A Commentary entitled "Fragmentation in General Surgery," written by Paul Friedmann, MD, was published in the September 1989 issue of the Archives of Surgery.1 The article contains what appear to be derogatory statements with regard to otolaryngology-head and neck surgery along with a number of inaccurate and misleading observations. The strong wording combined with the publication in such a prominent location will obviously engender a number of replies, to which I would like to add this plea for interspecialty cooperation, rather than interspecialty conflict.
The personal sentiments expressed by Friedmann seem to have their origin in his discomfort with the phenomenon of change in terms of traditional relationships among surgeons. We have all become acutely aware that organized medicine and surgery are experiencing an unprecedented rate of change at every level, including fundamental changes in the way that various disciplines interact with each other. Obviously these shifts create tension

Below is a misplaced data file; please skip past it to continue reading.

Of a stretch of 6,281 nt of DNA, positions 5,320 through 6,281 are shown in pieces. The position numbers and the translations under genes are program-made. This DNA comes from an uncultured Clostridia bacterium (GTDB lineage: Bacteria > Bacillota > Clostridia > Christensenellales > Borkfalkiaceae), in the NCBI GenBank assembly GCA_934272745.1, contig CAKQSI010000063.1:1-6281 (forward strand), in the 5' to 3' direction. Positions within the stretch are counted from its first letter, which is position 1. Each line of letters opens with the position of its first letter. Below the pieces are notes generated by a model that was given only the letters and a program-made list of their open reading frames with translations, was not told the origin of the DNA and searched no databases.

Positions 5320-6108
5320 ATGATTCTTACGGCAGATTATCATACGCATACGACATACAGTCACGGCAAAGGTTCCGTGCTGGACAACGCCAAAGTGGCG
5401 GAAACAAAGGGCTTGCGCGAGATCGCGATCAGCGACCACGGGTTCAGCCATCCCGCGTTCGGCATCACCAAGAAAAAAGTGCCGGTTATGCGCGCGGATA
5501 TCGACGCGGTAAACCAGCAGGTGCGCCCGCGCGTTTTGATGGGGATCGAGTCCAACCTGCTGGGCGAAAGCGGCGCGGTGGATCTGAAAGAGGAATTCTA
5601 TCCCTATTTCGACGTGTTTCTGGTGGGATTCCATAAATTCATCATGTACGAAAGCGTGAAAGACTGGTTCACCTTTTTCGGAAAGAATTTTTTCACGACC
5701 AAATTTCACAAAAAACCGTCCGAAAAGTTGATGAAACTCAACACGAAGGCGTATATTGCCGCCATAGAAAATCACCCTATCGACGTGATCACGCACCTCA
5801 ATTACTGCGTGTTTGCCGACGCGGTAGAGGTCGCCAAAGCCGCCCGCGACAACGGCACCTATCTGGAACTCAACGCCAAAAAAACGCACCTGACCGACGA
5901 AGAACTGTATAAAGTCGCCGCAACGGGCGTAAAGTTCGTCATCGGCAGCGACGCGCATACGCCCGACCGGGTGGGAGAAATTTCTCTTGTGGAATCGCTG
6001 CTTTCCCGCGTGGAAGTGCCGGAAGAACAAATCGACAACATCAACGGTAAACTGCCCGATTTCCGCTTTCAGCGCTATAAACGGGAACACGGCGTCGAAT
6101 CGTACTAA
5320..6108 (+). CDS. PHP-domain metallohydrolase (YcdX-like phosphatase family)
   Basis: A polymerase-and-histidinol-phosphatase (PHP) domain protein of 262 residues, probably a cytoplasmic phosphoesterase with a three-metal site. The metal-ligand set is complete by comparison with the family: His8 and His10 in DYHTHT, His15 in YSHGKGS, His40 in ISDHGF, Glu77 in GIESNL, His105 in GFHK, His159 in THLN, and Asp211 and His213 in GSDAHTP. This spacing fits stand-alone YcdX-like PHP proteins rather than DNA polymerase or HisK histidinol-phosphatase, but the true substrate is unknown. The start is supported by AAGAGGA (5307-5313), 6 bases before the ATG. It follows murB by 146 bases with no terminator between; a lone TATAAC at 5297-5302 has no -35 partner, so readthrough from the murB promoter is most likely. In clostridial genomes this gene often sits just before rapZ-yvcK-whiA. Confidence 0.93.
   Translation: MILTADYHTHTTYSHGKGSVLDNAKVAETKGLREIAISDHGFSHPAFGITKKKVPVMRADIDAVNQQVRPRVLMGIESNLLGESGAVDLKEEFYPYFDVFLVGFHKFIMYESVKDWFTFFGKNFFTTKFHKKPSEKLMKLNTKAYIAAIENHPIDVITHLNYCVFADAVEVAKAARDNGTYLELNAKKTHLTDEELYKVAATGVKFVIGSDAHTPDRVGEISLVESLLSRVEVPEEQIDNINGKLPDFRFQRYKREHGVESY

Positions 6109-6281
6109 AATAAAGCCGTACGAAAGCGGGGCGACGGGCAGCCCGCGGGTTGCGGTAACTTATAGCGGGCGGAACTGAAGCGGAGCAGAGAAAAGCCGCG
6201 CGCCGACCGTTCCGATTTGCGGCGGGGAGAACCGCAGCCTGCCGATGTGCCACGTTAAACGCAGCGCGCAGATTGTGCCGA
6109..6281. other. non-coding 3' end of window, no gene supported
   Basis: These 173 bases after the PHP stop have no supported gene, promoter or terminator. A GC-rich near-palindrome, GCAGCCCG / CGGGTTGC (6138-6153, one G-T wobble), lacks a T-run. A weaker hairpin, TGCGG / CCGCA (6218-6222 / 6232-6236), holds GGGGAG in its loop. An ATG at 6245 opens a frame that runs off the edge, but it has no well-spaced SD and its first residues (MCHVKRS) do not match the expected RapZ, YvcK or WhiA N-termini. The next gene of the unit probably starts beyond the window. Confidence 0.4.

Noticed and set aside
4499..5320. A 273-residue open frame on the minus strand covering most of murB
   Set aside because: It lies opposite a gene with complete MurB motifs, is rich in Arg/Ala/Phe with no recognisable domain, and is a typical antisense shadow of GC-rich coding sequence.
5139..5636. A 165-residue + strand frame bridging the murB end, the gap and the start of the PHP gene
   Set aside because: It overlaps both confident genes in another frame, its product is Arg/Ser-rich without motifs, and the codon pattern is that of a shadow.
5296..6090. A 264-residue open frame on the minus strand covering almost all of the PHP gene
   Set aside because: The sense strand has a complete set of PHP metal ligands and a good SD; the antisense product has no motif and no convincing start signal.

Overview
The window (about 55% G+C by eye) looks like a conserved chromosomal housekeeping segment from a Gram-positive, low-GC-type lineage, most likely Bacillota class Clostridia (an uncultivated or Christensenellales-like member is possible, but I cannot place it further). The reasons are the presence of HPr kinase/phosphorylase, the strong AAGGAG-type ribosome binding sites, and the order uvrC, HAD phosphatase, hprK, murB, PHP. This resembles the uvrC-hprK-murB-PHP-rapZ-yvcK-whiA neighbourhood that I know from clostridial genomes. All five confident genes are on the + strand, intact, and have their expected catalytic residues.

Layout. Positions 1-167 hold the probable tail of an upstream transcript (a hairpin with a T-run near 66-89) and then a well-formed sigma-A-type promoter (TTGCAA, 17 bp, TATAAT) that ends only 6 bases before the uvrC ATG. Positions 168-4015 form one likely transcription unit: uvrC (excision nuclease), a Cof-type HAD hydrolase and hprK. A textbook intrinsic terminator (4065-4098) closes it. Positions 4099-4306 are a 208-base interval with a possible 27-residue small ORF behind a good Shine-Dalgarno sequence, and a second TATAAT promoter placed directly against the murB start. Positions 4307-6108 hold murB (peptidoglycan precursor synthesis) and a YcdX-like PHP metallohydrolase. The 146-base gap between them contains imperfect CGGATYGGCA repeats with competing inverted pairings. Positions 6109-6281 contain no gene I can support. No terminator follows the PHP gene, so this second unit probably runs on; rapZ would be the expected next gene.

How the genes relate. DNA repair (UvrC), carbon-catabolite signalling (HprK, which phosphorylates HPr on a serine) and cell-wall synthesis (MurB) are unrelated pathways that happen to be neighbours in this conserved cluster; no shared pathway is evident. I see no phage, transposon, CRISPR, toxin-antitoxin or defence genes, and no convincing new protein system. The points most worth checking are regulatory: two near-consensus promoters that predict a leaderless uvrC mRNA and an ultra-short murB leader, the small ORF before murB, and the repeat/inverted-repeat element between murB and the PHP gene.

BAILEY BJ. Toward Interspecialty Cooperation: Part 2. Arch Otolaryngol Head Neck Surg. 1989;115(12):1421–1422. doi:10.1001/archotol.1989.01860360023009
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